AOL’s hyperlocal news network Patch released a major redesign Sunday evening, pushing the platform away from a traditional editorial news property and into a more social, user-driven service. The move marks the beginning of what AOL CEO Tim Armstrong called “phase two” in the company’s evolution as it looks to establish a place in the market as a local utility with news as one spoke of the wheel. The redesign, which initially is only being pushed to five Long Island sites, will be rolled out to 50 sites by the end of the year and the remaining 800 plus Patches by the end of the Q1 2013.
Part of finding that sweet spot is managing the massive editorial costs associated with a standard one-to-many news model and, with the new redesign, Patch has made its clearest statement yet on how it plans to redefine content production, and implicitly the role of the editor, in local media.
At the heart of Patch 2.0 are Groups: subject-specific feeds, through which users and editors can share information about a topic. It’s newspaper sections reimagined with a symmetrical, and vastly more open content structure. The flagship Groups — sports, crime, business etc. — are still largely managed by editors and updated with content from Patch staffers. But it’s the crowd, and particularly the “power crowd,” so to speak, that the company hopes will add value in the same way that power users have allowed Yelp and Foursquare to scale so quickly.
“When you live in a town, news is almost on a continuum,” Rachel Feddersen, Chief Content Officer at Patch, told Street Fight in an interview, “There’s hard news — journalism with a capital “J” that only an editor can create. Then there is news that is ‘news to you’ because your child’s soccer practice has changed fields. These are all pieces of information that change where you physically go throughout your day and are super-important to your daily life.”
It’s the news long tail — small, actionable bits of hyper-personalized information with a short life span — which Patch is going after with its new content system. With Twitter still somewhat aloof in its local ambitions, the market for time-sensitive short-form information remains underserved, and it’s a segment in which user-generated systems work well. The question for Patch is whether it can leverage the crowd selectively without compromising the value and integrity of its costly journalistic content.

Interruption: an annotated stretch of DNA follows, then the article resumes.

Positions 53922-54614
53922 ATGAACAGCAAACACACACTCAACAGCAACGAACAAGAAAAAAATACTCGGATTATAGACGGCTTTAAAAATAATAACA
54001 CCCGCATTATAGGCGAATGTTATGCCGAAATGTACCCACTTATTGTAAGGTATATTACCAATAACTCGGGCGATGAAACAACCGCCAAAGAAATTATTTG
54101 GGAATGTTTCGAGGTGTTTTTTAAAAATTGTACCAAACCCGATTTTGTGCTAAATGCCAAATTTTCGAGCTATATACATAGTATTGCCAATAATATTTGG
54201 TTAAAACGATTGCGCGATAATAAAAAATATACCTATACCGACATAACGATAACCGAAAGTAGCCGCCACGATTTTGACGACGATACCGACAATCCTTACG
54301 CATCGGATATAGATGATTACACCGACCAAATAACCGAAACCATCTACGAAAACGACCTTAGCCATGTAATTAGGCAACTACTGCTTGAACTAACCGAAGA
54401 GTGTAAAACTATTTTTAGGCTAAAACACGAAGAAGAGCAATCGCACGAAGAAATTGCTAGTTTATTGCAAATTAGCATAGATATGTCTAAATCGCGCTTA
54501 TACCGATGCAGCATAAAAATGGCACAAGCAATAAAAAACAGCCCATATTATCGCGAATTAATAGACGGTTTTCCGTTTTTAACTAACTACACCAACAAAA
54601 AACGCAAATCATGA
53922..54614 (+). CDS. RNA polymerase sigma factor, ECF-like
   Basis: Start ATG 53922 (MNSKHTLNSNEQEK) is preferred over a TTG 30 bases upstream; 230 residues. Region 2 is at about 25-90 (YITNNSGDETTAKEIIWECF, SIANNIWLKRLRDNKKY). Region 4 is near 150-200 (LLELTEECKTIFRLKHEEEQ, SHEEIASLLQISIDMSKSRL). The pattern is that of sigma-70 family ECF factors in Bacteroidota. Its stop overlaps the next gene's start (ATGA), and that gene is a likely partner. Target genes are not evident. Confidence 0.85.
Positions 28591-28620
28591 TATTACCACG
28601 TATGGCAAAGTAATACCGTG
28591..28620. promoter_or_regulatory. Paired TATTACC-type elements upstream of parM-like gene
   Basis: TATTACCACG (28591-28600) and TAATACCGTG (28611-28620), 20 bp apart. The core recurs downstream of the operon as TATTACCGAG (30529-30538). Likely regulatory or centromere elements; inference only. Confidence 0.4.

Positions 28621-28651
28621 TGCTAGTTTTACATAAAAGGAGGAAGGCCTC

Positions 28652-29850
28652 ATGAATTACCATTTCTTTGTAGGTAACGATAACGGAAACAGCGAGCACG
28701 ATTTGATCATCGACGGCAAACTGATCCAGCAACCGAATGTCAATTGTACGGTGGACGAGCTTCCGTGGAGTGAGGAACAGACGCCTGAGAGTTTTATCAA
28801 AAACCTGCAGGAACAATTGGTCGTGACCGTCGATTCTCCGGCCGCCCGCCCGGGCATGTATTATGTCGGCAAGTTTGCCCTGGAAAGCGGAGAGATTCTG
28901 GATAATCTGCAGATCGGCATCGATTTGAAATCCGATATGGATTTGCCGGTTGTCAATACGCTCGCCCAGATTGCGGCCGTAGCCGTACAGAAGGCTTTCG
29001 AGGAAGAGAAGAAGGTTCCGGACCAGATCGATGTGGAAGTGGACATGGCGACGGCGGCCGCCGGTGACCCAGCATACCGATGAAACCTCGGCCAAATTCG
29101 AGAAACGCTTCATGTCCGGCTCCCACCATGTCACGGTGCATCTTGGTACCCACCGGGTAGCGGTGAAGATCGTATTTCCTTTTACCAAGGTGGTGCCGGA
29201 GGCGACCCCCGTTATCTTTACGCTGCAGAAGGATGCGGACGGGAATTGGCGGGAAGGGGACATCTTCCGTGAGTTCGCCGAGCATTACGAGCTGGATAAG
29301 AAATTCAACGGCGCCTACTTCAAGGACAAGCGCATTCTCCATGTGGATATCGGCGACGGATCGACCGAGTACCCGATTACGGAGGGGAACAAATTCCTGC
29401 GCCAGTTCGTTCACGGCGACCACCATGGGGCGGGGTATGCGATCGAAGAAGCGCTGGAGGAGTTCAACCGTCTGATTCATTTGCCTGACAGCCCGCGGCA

While the new product highlights contributions from Patch staffers with a logo attached to each post, there’s little differentiation as far as the type of content that can be created. Fedderson says that the structure of how users follow, invite, and participate in groups will likely weed out the outliers from sabotaging the content. However, the redesign lacks the more nuanced filters and verification systems needed when managing more complex, and open forms of information than a directory listing or restaurant review.
But for Patch, the social push is as much about setting the stage for new revenue opportunities as it is about scaling back editorial costs. Yes, editorial costs are a concern, but it’s the shrinking margins afforded by unidirectional advertising that present the most foreboding existential issues for Patch’s model. User content means user engagement, and with engagement come opportunities to build more interactive marketing and commerce products, netting larger margins.
“We really believe that this platform will rise all boats,” Jon Brod, Patch’s CEO and co-founder, told Street Fight in an interview. “What were seeing is this evolution and convergence of capital ‘J’ journalism with the benefits of a social platform for a marketing solution.”
Brod says that the emphasis on groups may also strengthen the company’s connection with small businesses: “It will lead itself naturally to some additional commerce opportunities, which we’re not ready announce but will certainly be rolling out where the platform affords us,” he said.
The success of those forthcoming commerce opportunities, and the company’s financial health, rests heavily on the redesign, and the ability for Patch to shift from neighborhood news site to local utility. It’s the fragile business of fostering a climate of content creation, not only consumption, that poses the most acute challenge for the traditionally editorial-focused company, and may require more time, and space, than AOL’s already-massive investment will afford.
Steven Jacobs is deputy editor at Street Fight.